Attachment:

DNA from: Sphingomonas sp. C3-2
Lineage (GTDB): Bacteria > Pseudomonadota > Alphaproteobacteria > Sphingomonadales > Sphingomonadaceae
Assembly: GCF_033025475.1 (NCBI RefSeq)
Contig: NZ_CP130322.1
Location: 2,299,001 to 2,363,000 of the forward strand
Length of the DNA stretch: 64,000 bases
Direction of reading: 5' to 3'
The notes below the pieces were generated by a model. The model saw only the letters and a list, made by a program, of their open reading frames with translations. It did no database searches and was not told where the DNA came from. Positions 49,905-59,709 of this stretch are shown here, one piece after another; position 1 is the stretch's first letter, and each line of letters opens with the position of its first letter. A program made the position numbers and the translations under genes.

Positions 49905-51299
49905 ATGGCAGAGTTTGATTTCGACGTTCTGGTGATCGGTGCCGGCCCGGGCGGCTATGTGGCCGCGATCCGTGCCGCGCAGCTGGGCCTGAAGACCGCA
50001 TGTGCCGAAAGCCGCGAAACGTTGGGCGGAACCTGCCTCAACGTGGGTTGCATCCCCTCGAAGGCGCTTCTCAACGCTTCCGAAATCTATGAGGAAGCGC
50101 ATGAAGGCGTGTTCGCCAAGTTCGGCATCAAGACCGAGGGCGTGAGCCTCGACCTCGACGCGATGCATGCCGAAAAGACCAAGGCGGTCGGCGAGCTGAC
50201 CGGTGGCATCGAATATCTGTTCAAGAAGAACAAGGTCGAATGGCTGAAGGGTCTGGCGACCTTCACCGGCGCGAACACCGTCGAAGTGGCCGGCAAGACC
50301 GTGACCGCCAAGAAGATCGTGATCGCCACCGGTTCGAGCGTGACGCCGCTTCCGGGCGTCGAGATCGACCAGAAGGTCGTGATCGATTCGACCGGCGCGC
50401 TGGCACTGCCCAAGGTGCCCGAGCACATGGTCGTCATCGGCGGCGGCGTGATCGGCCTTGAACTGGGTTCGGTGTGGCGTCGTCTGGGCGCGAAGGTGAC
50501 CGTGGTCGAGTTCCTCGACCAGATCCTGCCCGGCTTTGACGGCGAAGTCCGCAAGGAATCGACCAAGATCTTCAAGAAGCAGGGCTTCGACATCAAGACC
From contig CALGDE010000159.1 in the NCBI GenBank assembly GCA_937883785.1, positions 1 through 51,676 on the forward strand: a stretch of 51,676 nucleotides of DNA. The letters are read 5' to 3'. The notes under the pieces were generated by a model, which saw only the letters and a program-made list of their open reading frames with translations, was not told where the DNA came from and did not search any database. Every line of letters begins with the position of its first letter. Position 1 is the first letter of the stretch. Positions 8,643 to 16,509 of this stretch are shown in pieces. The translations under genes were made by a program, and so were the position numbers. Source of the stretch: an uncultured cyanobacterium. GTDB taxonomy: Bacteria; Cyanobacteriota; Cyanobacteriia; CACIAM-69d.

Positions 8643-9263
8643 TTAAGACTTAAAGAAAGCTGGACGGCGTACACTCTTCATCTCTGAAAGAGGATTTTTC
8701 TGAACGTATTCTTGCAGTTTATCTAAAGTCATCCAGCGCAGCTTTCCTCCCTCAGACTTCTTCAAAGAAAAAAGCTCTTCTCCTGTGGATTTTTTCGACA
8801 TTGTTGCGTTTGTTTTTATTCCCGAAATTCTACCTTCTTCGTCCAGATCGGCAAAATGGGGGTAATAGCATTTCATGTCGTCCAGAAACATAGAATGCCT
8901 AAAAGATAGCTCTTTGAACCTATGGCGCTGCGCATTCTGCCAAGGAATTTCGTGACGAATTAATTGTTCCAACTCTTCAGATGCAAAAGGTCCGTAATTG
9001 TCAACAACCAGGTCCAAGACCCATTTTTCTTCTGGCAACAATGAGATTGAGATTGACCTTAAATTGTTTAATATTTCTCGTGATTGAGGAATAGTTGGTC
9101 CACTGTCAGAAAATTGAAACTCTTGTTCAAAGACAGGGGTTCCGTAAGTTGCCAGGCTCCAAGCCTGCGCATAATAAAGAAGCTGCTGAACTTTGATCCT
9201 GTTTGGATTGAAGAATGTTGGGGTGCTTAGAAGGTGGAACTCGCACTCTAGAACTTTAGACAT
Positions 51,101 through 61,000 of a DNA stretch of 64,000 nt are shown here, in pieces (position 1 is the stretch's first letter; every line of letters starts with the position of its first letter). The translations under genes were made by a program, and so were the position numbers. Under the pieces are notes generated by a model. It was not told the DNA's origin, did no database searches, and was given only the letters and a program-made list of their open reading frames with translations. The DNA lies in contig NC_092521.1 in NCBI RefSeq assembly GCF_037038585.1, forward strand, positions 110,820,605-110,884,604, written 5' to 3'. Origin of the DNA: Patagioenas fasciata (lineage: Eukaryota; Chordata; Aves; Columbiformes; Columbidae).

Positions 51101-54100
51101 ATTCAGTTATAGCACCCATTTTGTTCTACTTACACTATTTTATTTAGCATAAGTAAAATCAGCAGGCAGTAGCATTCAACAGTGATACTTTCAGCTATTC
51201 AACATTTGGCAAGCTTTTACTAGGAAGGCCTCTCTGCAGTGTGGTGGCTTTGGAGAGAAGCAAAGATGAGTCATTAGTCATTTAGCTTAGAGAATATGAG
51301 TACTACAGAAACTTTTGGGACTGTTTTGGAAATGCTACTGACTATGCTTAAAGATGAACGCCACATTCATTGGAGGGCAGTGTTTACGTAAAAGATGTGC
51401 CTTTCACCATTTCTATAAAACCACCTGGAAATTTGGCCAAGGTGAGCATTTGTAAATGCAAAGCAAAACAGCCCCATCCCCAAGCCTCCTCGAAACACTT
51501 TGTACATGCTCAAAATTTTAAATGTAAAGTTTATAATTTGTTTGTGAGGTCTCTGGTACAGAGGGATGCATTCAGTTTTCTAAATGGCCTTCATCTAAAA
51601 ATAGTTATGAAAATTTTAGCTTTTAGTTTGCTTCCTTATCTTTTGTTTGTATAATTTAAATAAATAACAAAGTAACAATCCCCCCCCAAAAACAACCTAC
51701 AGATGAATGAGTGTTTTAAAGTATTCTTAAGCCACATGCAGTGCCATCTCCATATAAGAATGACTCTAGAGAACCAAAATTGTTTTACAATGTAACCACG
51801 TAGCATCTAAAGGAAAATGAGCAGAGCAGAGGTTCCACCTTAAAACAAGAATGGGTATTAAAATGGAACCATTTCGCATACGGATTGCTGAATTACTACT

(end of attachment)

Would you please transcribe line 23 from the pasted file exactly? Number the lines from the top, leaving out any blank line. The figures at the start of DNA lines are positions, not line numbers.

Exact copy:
9001 TCAACAACCAGGTCCAAGACCCATTTTTCTTCTGGCAACAATGAGATTGAGATTGACCTTAAATTGTTTAATATTTCTCGTGATTGAGGAATAGTTGGTC